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Yoga Is Demonic

October 13, 2010

 

Or at least that’s what Albert Mohler and Mark Driscoll would have you believe. He’s what Mr. Driscoll had to say in a recent interview with the Seattle Times:

 

“A recent essay by the president of the Southern Baptist Theological Seminary in Louisville, Ky., warned Christians that yoga is contradictory to Christianity. And local megachurch pastor Mark Driscoll of Mars Hill Church went even further, saying earlier this year that yoga is “absolute paganism.”

“Should Christians stay away from yoga because of its demonic roots? Totally. Yoga is demonic,” Driscoll said. “If you just sign up for a little yoga class, you’re signing up for a little demon class.”

 

Now, I’m not shocked to hear Driscoll bash yoga. Obviously it’s not the most masculine thing in the world. So, therefore in Driscoll’s mind it must also be non-Christian. But when you label everything under the sun “demonic” and “pagan” you lose some credibility. That is if you had any to begin with.

Now, to be fair: does yoga have “pagan” (Hindu) origins? Yes. And so does Christmas and Easter. The church intentionally selected pagan holy days and rituals and reclaimed them for use in the kingdom.

For me this is the heart of the Christian faith and the very point of redemption and salvation. We see this over and over again in the gospels. Jesus, the “cleanest” and holiest of holy reaches out, touches, and restores the unholy. The entire structure of existence is reshaped in this redemptive act. No longer does the holy become corrupted through it’s contact with the holy, instead the unclean is made clean again because it has come in contact with the Savior.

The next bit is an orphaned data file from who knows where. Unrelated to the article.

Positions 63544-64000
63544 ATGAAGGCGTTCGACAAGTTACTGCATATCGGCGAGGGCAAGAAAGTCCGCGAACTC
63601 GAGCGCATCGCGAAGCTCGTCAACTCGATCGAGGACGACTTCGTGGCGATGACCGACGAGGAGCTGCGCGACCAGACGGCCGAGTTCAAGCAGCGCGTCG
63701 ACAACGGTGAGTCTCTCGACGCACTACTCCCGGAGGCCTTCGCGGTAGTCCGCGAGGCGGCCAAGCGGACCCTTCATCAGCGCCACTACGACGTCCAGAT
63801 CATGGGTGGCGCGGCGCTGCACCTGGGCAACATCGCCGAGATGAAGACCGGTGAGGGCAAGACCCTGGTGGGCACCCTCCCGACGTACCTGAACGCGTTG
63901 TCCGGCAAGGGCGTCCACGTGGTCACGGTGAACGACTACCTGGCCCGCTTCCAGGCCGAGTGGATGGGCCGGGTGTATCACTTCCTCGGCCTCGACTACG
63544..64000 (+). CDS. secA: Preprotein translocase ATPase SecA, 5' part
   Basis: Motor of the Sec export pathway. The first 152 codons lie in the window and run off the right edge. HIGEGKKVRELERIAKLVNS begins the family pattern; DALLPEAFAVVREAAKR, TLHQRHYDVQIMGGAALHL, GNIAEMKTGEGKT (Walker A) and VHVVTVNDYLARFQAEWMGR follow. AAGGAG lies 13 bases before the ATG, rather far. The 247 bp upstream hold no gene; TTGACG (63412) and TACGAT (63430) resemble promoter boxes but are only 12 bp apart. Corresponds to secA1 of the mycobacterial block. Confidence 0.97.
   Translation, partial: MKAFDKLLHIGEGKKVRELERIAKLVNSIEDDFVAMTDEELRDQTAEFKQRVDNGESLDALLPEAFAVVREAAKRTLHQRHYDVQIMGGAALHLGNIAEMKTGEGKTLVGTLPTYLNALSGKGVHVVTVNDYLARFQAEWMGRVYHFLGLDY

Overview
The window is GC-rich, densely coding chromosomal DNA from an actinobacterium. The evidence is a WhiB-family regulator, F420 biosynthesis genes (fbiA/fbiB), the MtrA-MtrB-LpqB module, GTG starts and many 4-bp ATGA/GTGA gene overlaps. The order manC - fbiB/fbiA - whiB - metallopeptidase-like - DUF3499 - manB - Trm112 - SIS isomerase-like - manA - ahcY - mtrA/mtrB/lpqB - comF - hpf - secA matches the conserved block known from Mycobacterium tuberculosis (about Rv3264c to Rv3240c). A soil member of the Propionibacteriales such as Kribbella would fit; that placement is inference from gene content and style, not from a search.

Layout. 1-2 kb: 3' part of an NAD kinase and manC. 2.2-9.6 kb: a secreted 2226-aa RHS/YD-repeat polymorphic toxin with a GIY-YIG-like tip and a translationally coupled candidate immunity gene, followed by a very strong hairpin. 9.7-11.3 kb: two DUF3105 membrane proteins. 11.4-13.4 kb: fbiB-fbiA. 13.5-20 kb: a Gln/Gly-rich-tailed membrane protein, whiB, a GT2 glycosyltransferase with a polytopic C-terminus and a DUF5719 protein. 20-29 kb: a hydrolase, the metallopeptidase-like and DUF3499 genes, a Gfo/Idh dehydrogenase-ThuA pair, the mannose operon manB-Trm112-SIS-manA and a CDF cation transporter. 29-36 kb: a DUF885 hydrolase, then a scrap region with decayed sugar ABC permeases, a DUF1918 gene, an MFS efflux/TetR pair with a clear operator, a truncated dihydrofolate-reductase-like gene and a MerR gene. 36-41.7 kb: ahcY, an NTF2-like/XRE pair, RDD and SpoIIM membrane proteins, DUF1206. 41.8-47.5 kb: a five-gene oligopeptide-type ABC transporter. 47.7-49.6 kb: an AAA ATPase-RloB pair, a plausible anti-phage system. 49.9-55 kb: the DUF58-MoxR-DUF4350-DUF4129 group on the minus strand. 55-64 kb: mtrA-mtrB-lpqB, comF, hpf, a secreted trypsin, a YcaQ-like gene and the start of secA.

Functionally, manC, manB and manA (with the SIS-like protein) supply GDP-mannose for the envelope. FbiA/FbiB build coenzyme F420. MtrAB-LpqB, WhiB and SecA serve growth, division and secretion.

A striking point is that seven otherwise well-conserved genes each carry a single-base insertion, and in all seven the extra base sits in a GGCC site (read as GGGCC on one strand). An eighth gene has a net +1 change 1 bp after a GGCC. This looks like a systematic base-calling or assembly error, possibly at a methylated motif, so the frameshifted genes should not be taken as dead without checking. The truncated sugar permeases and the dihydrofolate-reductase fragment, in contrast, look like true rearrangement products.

We have, I think, in many ways reverted back to the via negativa (negative way) faith of our recent forefathers. We define ourselves almost exclusively by what we DON’T do and who or what we DON’T come in contact with. This couldn’t be further from the gospel Jesus proclaimed when He sat down with sinners, ate with tax collectors, and defended adulterers.

Yes, we must always be on our guard and flee from temptation. But at the same time we must remember that the unholy, the “pagan” is made holy when it comes in contact with the holy. We are God’s holy people charged with spreading that holiness and grace to a lost and dying world. Instead of spending all of our time calling things and people “pagan” and “demonic” perhaps we should start to imagine ways that those unholy things and people can be reclaimed and restored for use in the kingdom of God.

 

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4 Comments leave one →
  1. October 13, 2010 2:52 pm

    I like the point you make about how often we define ourselves by what we DON’T do than what we do. I catch myself doing that often. I think it helps us all feel better about all the bad stuff we do every single day…we can justify those actions by saying, “well, at least I don’t do THAT.”

    Regardless, I love yoga. I actually hate the chanting part of it and never participate in it if one of the teachers uses it. I focus on the stretching, the detoxifying, and the incredible, oh, so good pain. I guess Driscoll would question my faith, but fortunately, I don’t much care!

  2. Brother K permalink
    October 13, 2010 3:17 pm

    I don’t know which shot I like more: the one above or the “Jazz Hands” Driscoll over at Jesus Needs New PR.

    All snarking aside (and it’s hard to put it aside with this topic) what is with these ‘macho’ theologians and the constant hum of fear in their hearts? It makes me think of 1 Corinthians 8 (regarding food sacrificed to idols); on the one hand, any ‘gods’ invoked during yoga have no power over Christians so we should feel free to exercise as we see fit. But in doing so, are we creating a stumbling block for Mr. Driscoll & Co. who may not be as strong in their faith & knowledge as they proclaim?

    I hope there’s a way (in love) to say “Lighten up, Francis” to Mark and Al and actually build them up past this. After all, Daddy’s 43 and I plan to stay limber using any means necessary, y’know?

  3. October 13, 2010 4:01 pm

    Nice pic, man! But I said Mark was “beefy,” not a “beefcake!” I like your take on this. Unclean is made clean, not the other way around.

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